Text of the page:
It really took the election of a government in Ontario that I didn’t agree with. Then, I had the realization that no matter how great compost bins in my university dorm would be, the government was going to take away every policy that was getting us closer to climate justice. It was seeing how my daily efforts for the past few years to try to make things change could be counterbalanced in an election. That’s when I realized there needs to be some bigger system change.


And then once I joined the climate strike movement, really rapidly I was confronted with ideas of other people that were saying, “Yeah, so obviously you need to ask for bigger system change—but think bigger than even the energy we produce. Question the economic system. Question governance systems.” And so, it’s interactions with other activists that got me there.


Once that seed was planted in my mind, it was reinforced by going to university for Economics and Public Policy because that is the Enforcement of the Status Quo 101. I was sitting in classes that were talking about how there’s a massive problem and we’re going to solve it with a framework and a directive. I thought, “What? There’s no way we’re teaching that to future leaders!” I think the more that I was going into classes that were trying to enforce that incremental change was the solution, the more that I was imploding inside thinking that we need system change.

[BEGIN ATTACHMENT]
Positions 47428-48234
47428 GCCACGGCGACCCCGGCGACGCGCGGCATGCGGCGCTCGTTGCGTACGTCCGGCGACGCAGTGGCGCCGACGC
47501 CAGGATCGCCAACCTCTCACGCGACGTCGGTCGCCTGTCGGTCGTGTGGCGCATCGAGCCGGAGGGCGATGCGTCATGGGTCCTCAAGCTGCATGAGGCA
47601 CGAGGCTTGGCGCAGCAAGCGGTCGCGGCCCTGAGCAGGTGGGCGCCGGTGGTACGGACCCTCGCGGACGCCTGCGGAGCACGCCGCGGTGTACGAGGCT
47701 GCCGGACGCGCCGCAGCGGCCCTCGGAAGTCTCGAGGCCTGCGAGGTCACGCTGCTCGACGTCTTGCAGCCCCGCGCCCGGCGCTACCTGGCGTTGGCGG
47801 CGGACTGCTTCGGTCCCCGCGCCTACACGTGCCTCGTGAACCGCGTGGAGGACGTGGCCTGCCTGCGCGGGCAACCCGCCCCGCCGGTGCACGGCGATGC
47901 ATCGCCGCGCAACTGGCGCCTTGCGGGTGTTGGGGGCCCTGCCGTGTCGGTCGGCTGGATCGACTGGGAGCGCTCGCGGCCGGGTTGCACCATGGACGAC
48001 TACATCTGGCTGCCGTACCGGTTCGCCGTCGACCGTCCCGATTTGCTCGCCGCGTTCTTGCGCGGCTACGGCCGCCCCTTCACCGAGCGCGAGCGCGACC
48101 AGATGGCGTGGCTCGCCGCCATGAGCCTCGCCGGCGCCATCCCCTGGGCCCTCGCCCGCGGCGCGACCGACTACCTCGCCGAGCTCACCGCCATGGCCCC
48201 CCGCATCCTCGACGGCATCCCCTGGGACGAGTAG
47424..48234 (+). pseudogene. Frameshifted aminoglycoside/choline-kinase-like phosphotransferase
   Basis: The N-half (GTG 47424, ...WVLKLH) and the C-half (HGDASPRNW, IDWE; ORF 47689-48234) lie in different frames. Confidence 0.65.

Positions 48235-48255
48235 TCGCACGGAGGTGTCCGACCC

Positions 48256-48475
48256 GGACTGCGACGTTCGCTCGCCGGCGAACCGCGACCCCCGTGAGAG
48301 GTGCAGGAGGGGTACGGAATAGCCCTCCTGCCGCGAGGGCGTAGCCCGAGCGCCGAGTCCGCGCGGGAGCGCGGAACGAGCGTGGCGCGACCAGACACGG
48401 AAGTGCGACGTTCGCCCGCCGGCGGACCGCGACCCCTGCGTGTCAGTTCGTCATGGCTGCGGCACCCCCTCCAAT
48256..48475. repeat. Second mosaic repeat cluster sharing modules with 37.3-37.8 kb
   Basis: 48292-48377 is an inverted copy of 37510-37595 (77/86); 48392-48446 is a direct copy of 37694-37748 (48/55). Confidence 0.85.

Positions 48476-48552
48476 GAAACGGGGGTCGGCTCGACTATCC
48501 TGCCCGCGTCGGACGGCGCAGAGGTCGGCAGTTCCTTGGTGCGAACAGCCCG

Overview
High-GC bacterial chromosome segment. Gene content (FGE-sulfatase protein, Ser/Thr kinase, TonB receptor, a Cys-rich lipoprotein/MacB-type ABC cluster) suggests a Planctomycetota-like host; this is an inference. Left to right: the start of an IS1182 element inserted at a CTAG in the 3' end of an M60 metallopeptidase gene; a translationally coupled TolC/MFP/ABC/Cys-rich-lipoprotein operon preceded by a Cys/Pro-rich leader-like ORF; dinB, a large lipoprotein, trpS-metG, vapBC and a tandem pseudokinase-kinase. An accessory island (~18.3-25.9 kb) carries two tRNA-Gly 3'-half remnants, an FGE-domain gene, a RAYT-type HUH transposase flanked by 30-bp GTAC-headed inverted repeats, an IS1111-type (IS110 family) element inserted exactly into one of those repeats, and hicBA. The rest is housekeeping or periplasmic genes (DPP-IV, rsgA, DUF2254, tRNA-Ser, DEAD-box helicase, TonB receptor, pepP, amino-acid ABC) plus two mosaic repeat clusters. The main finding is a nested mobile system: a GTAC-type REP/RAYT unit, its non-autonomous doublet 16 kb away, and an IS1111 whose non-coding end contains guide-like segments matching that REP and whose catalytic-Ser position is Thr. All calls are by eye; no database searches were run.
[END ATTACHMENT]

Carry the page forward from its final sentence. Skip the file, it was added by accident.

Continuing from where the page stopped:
Q: Can you expand on how the provincial election in Ontario made you think about systems change?


A: I think the election really made me realize that we shouldn’t have such a fragile situation when it comes to existential questions. We know from the science that we need to get somewhere. But with the election of this new government, it meant years of inaction on the greatest crisis we’re facing.


It made me think that our governance system is not adapted to the problems we’re facing. We’re dealing with complex problems at the planetary scale, but our governments are still operating as if we’re just dealing with minor disagreements. It almost feels like we’re doing local politics, but for issues that obviously imply much bigger things.